This study was carried out in Whadjuck Nyungar boodjar on behalf of Murdoch University that is located in our part of the country. Calls from Indigenous Australians for a history reflecting their experiences and concerns are mirrored globally in countries such as New Zealand, South Africa, the United States and Canada. In his text, Te Mana, Te Kawanatanga: The politics of Maori self-determination, M. H. Durie (1989) wrote of the Maori reclaiming their histories through their writing. In Australia, Indigenous accounts of history are pertinent to issues of responsibility and obligations of cultural integrity, especially for those of us with ties to this land that pre-date the arrival of Europeans. Additionally, non-Aboriginal people benefit from learning more about contributions made by Indigenous Australians to the development of the Nation, not least because of the role that knowledge plays in facilitating improved relations with Indigenous people.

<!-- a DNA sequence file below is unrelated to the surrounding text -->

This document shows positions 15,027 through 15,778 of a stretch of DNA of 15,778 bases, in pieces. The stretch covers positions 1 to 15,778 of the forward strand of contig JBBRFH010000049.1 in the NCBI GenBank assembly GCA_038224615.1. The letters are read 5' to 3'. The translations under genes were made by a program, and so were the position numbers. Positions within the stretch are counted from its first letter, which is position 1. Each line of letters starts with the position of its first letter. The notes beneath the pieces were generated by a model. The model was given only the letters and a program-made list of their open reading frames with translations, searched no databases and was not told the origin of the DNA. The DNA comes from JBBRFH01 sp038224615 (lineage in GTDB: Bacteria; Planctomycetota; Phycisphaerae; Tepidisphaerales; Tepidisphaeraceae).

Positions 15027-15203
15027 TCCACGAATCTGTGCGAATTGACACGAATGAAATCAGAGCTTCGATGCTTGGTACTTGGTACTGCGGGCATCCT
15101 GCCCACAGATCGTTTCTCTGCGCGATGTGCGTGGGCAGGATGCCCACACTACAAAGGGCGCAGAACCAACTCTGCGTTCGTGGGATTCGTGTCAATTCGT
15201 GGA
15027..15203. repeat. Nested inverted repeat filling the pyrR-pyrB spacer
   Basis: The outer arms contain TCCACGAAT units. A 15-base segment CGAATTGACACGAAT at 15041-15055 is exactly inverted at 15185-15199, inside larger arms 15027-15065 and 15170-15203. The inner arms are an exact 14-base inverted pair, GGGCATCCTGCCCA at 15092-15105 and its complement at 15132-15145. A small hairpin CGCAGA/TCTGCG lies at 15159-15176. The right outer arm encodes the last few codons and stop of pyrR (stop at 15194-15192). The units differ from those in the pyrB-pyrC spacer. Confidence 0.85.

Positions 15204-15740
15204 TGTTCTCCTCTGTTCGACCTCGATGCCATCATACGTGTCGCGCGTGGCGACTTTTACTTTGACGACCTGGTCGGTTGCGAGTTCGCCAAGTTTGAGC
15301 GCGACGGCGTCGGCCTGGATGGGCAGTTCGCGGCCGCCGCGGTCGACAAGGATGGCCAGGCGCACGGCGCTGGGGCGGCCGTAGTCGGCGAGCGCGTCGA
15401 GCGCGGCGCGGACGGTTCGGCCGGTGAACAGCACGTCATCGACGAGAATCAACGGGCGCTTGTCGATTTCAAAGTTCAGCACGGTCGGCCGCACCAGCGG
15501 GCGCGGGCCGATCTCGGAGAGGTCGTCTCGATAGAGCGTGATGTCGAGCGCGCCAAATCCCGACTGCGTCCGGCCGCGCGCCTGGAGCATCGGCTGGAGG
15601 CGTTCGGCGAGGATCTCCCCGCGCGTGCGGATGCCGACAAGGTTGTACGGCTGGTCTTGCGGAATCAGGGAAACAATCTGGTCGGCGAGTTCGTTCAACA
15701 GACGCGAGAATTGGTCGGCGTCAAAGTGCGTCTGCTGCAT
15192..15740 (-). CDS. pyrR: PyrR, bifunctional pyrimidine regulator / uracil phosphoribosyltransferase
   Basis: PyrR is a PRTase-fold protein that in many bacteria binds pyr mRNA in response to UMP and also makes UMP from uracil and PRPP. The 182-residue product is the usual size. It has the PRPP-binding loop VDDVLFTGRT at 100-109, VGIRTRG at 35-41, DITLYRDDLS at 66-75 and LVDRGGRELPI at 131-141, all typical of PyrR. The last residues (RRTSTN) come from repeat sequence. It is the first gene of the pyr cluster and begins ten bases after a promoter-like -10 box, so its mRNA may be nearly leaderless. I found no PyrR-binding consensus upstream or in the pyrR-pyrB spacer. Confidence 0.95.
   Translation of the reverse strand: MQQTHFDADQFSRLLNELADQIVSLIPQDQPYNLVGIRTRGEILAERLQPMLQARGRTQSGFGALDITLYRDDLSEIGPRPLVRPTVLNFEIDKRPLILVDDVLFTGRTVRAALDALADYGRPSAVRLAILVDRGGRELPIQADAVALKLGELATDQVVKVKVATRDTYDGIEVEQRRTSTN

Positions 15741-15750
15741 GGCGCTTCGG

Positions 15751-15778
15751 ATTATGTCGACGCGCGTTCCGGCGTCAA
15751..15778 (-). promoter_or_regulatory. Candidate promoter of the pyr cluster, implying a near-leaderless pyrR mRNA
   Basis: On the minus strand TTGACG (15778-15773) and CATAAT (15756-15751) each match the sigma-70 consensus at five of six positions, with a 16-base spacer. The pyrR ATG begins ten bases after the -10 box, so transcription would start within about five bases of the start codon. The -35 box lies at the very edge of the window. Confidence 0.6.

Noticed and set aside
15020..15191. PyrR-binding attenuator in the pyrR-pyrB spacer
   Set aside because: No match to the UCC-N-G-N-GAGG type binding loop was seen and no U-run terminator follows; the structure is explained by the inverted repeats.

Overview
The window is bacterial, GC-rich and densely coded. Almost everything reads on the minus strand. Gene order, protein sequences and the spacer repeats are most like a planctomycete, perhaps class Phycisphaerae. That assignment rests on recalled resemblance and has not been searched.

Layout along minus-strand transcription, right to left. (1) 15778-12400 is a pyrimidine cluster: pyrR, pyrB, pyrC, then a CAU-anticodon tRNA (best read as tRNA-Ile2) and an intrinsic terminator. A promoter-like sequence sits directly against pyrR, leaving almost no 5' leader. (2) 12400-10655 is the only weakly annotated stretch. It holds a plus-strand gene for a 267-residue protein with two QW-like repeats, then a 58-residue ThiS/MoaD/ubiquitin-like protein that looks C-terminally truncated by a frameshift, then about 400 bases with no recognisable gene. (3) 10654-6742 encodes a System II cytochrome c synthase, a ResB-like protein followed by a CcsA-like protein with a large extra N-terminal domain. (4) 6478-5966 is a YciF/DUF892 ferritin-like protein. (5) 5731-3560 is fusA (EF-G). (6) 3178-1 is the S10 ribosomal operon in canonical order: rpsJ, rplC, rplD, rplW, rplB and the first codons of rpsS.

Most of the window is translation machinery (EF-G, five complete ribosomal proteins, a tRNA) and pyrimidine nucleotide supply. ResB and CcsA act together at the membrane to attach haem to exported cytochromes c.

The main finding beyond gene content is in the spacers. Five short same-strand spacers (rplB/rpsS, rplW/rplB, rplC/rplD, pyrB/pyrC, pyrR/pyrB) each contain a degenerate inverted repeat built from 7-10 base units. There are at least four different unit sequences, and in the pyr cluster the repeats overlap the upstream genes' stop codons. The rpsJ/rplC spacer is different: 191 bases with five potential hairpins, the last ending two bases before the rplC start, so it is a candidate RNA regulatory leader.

To read the Project Report – click on Info page and download the document call Nyungar. This project was directed by Leonard Collard, a Whadjuck/Balardong Nyungar. The other team members are Sandra Harben, a Whadjuck/Balardong Nyungar, and Dr Rosemary van den Berg, a Pindjarup Nyungar.